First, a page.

Congressional leaders have said that they will fast-track the Lilly Ledbetter Fair Pay Act, a bill that would allow pay discrimination lawsuits to proceed years or even decades after alleged discrimination took place. Proponents say that the legislation is necessary to overturn a Supreme Court decision that misconstrued the law and impaired statutory protections against discrimination, but the Court's decision reflected both longstanding precedent and Congress's intentions at the time the law was passed.
In addition, eliminating the limitations period on claims would be bad policy. Since ancient Roman times, all Western legal systems have featured statutes of limitations for most legal claims. Indeed, they are so essential to the functioning of justice that U.S. courts will presume that Congress intended a limitations period and borrow one from an analogous law when a statute is silent. While limitations periods inevitably cut off some otherwise meritorious claims, they further justice by blocking suits where defensive evidence is likely to be stale or expired, prevent bad actors from continuing to harm the plaintiff and other potential victims, prevent gaming of the system (such as destroying defensive evidence or running up damages), and promote the resolution of claims. By eliminating the time limit on lawsuits, the Ledbetter Act would sacrifice these benefits to hand a major victory to trial lawyers seeking big damage payoffs in stale suits that cannot be defended.
The Ledbetter Act would also lead to myriad unintended consequences. Foremost, it would push down both wages and employment, as businesses change their operations to avoid lawsuits. Perversely, it could actually put women, minorities, and workers who are vocal about their rights at a disadvantage if employers attempt to reduce legal risk by hiring fewer individuals likely to file suit against them or terminating those already in their employ.
Rather than effectively eliminate Title VII's limitations period, Congress could take more modest, less risky steps to ease the law's restrictions, if such change is warranted. Most directly, it could lengthen the limitations period to two or three years to match the periods in similar laws. Another option is to augment the current limitations period with a carefully drafted "discovery rule" so that the time limit on suing begins running only when an employee reasonably suspects, or should reasonably suspect, that he or she has been discriminated against. While either of these options would sacrifice some of the benefits of the current limitations period, they are far superior alternatives to throwing the law wide open to stale claims and abuse.
The Ledbetter Suit
For all the rhetoric about the Supreme Court's Ledbetter decision -- the New York Times, for one, called it "a blow for discrimination" -- it addresses not the substance of gender discrimination but the procedure that must be followed to assert a pay discrimination claim. Specifically, the case presented only the question of when a plaintiff may file a charge alleging pay discrimination with the Equal Employment Opportunity Commission (EEOC), a prerequisite to suing.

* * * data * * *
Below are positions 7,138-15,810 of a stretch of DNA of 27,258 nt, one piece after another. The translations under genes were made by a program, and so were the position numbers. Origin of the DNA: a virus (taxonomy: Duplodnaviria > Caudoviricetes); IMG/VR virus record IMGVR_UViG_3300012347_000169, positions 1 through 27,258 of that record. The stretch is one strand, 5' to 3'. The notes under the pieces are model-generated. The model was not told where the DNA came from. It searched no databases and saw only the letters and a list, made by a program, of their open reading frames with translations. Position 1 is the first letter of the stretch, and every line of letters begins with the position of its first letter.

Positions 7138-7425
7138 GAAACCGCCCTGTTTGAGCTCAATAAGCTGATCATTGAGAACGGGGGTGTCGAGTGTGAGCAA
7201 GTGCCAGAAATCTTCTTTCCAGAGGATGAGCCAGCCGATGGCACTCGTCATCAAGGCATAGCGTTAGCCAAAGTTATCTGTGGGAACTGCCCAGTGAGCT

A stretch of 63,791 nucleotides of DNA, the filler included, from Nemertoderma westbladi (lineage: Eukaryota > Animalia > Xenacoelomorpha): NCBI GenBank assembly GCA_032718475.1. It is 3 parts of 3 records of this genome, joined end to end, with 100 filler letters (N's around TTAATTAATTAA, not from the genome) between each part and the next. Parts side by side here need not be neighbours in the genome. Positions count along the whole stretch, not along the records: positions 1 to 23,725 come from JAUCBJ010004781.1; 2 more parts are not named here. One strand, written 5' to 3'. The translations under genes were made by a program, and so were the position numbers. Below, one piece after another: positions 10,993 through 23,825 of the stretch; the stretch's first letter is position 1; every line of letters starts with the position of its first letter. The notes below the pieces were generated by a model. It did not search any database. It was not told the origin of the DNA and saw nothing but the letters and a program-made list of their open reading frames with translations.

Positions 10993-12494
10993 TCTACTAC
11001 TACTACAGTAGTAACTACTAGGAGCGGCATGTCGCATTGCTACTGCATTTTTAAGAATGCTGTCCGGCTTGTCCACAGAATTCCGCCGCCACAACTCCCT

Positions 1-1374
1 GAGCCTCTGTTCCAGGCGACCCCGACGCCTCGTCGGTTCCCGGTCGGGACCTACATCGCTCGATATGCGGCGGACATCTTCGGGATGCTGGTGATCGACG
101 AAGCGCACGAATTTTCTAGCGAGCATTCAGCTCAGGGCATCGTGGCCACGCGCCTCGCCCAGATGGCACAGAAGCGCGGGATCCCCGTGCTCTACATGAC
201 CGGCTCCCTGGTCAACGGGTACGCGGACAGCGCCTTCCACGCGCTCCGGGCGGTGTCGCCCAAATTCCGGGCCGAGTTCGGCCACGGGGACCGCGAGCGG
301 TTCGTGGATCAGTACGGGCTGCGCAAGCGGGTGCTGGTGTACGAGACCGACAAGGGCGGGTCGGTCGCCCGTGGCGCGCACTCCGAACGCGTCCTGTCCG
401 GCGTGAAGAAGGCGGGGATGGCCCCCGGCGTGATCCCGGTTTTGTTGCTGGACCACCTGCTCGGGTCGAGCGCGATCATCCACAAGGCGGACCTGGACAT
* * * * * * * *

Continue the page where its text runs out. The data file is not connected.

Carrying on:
Lilly Ledbetter, who worked for Goodyear Tire and Rubber Co. from 1979 until 1998 as a factory supervisor, filed a formal EEOC charge in July 1998 and then a lawsuit in November, the same month that she retired. Her claim was that after she rebuffed the advances of a department foreman in the early 1980s, he had given her poor performance evaluations, resulting in smaller raises than she otherwise would have earned, and that these pay decisions, acting as a baseline, continued to affect the amount of her pay throughout her employment. She said she had been aware of the pay disparity since at least 1992.
Initially, Ledbetter sued under the Equal Pay Act of 1963 (EPA) and Title VII of the Civil Rights Act of 1964, a more general anti-discrimination statute. The EPA, unlike Title VII, has been interpreted not to require proof that pay discrimination was intentional but just that an employer paid an employee less for equal work without a good reason for doing so. For such claims, the EPA imposes a two-year statute of limitations, meaning that an employee can collect deficient pay from any discriminatory pay decisions made during that period, whether or not the employer intended to discriminate in any of those decisions. Title VII, while imposing a shorter filing deadline of 180 days and requiring proof of intent to discriminate, allows for punitive damages, which the EPA does not. Perhaps for this reason, Ledbetter abandoned her EPA claim after the trial court granted summary judgment on it in favor of her former employer.
On her Title VII claim, however, Ledbetter prevailed at trial before a jury, which awarded her $223,776 in back pay, $4,662 for mental anguish, and a staggering $3,285,979 in punitive damages. The judge reduced this total award to $360,000, plus attorneys' fees and court costs.
Goodyear appealed, and the Eleventh Circuit Court of Appeals reversed the decision on the grounds that Ledbetter had not provided sufficient evidence to prove that an intentionally discriminatory pay decision had been made within 180 days of her EEOC charge. Ledbetter appealed to the Supreme Court, challenging not that determination but only the Court of Appeals' application of Title VII's limitations period.